2. Section 212 (c) relief: INS v. St. Cyr
Even if petitioner were entitled to a hearing before an immigration judge, he would not, in his present status, have an avenue of relief. INS v. St. Cyr, 533 U.S. 289, 121 S.Ct. 2271, 150 L.Ed.2d 347 (2001) does not control this case, given petitioner's status of temporary resident. In that decision, the Court found that aliens in removal proceedings are eligible for a § 212 (c) waiver of deportation(11) if their convictions pre-dated IIRIRA's April 1, 1997 effective date and were the subject of a plea agreement. Unlike cancellation of removal under IIRIRA,(12) §212 (c) was available to aliens convicted of aggravated felonies who served terms of imprisonment of less than five years. Since petitioner's conviction pre-dates IIRIRA, it would not bar him from § 212 (c) relief. However, to be eligible for the waiver, the alien must also have been admitted for permanent residence. INA § 212 (c), 8 U.S.C. § 1182 (c).
Petitioner cites 8 C.F.R. § 212.3 (f)(2) for the proposition that a lawful temporary resident who has maintained a domicile in the United States for seven consecutive years immediately preceding his application is eligible for a § 212 (c) waiver. (13) However, length
of residence is but one of five eligibility criteria. In the absence of any of them, "a district director or Immigration Judge shall deny an application. . .." 8 C.F.R. § 212.3 (f) (emphasis added). Moreover, the first requirement is unequivocal: An application shall be denied if "[t]he alien has not been lawfully admitted for permanent residence. . .." 8 C.F.R. § 212.3 (f)(1). While petitioner's years as a lawful temporary resident count toward the residency requirement, lacking permanent residency status, he is explicitly ineligible for the waiver.(14)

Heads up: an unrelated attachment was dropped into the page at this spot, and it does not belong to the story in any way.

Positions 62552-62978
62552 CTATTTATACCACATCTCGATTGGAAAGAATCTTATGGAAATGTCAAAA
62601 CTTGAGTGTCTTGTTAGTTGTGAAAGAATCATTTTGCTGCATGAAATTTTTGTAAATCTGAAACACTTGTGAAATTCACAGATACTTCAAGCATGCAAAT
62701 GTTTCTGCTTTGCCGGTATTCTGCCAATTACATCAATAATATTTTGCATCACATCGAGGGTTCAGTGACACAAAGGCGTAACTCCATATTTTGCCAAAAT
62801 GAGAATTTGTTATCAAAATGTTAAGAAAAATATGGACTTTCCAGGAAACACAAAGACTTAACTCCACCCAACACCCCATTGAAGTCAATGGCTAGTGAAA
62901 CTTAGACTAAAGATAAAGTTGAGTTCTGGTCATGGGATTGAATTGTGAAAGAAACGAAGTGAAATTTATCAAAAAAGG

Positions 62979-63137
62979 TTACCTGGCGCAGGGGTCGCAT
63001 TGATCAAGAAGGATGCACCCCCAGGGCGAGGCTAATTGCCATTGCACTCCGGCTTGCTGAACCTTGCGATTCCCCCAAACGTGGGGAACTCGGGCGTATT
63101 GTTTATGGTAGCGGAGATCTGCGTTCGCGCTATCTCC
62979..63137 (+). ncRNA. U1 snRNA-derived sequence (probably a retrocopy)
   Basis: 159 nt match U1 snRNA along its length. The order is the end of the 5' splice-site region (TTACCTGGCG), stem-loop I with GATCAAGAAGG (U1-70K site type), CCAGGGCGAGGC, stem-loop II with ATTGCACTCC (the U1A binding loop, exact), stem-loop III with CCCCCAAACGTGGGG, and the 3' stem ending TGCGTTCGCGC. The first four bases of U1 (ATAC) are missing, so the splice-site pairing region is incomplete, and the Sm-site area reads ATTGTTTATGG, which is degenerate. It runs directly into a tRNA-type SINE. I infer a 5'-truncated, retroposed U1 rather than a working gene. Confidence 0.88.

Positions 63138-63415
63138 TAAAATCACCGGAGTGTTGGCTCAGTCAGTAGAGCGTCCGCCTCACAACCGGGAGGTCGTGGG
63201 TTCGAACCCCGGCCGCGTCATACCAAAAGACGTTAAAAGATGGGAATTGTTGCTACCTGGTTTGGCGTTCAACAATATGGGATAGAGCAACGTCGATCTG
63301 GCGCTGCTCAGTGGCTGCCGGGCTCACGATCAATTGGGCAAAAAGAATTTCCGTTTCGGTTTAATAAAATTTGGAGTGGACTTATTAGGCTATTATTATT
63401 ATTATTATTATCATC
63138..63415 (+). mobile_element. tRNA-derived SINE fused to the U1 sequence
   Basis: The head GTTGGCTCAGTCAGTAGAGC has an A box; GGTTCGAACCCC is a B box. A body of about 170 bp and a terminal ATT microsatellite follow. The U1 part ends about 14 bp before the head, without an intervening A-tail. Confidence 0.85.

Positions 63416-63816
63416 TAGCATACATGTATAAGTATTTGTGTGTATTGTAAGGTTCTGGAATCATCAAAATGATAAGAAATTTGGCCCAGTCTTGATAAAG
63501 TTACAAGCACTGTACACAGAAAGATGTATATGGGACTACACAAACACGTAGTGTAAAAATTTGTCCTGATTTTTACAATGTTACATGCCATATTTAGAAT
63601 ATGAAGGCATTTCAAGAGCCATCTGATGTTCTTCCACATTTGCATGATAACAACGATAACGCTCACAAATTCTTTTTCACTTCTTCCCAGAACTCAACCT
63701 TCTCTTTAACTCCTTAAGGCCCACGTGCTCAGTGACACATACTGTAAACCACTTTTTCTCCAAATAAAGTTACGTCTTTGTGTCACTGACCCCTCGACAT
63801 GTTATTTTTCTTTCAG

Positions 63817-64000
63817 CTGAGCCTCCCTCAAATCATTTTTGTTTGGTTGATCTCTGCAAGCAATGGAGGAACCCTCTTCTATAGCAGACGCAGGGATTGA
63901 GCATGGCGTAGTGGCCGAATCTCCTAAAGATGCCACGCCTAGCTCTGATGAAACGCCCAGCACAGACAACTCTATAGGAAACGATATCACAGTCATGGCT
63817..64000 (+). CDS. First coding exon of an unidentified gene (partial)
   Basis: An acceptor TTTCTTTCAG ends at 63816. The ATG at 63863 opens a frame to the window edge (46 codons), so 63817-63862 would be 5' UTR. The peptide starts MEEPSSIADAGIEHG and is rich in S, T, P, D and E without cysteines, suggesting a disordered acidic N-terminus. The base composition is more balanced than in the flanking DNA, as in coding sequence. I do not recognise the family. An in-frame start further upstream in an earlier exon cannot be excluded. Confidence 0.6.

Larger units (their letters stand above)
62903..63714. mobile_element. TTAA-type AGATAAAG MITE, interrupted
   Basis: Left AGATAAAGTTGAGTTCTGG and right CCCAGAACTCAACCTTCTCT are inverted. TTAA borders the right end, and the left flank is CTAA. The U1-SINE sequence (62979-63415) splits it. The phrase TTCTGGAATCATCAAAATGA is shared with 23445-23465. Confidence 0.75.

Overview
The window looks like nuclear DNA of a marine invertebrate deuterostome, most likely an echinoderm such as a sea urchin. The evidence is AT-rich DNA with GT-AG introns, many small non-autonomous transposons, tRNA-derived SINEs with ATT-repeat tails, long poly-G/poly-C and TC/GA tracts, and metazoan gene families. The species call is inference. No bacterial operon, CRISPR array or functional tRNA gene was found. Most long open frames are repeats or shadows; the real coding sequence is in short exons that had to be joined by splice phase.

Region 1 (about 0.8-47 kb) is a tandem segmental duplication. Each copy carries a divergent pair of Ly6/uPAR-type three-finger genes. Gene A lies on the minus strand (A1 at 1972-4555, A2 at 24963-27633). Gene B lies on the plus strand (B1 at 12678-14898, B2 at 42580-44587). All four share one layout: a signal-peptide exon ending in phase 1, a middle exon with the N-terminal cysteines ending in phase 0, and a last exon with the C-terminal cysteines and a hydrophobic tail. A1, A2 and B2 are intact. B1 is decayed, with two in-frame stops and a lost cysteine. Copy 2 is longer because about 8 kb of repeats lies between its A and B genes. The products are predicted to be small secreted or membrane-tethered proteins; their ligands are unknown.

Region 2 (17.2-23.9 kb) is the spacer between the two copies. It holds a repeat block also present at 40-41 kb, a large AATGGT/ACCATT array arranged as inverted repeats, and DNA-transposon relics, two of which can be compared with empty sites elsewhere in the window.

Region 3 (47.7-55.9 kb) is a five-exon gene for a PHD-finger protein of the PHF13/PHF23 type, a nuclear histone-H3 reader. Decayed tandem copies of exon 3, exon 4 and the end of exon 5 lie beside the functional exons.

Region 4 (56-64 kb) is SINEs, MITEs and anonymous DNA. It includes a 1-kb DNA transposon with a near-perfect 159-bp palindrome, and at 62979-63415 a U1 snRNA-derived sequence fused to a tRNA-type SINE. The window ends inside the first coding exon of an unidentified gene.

The record does not demonstrate that petitioner is entitled to retroactive adjustment from temporary to permanent resident status. To succeed on the basis of estoppel, one must show (1) affirmative INS misconduct, INS v. Miranda, 459 U.S. 14, 18, 103 S.Ct. 281, 283, 74 L.Ed.2d 12 (1982); and (2) that the requested equitable relief does not contravene "a public policy established by Congress," INS v. Panglinan, 486 U.S. 875, 882, 108 S. Ct. 2210, 2215, 100 L.Ed.2d 882 (1988). Two Courts of Appeal have held that INS delay or neglect is not sufficient. Santamaria-Ames v. INS, 104 F.3d 1127, 1133 (9th Cir. 1996); Wang v. Meese, 823 F.2d 1273, 1277 (8th Cir. 1987). St. Cyr, on the other hand, arguably answers the public policy contravention issue in the negative.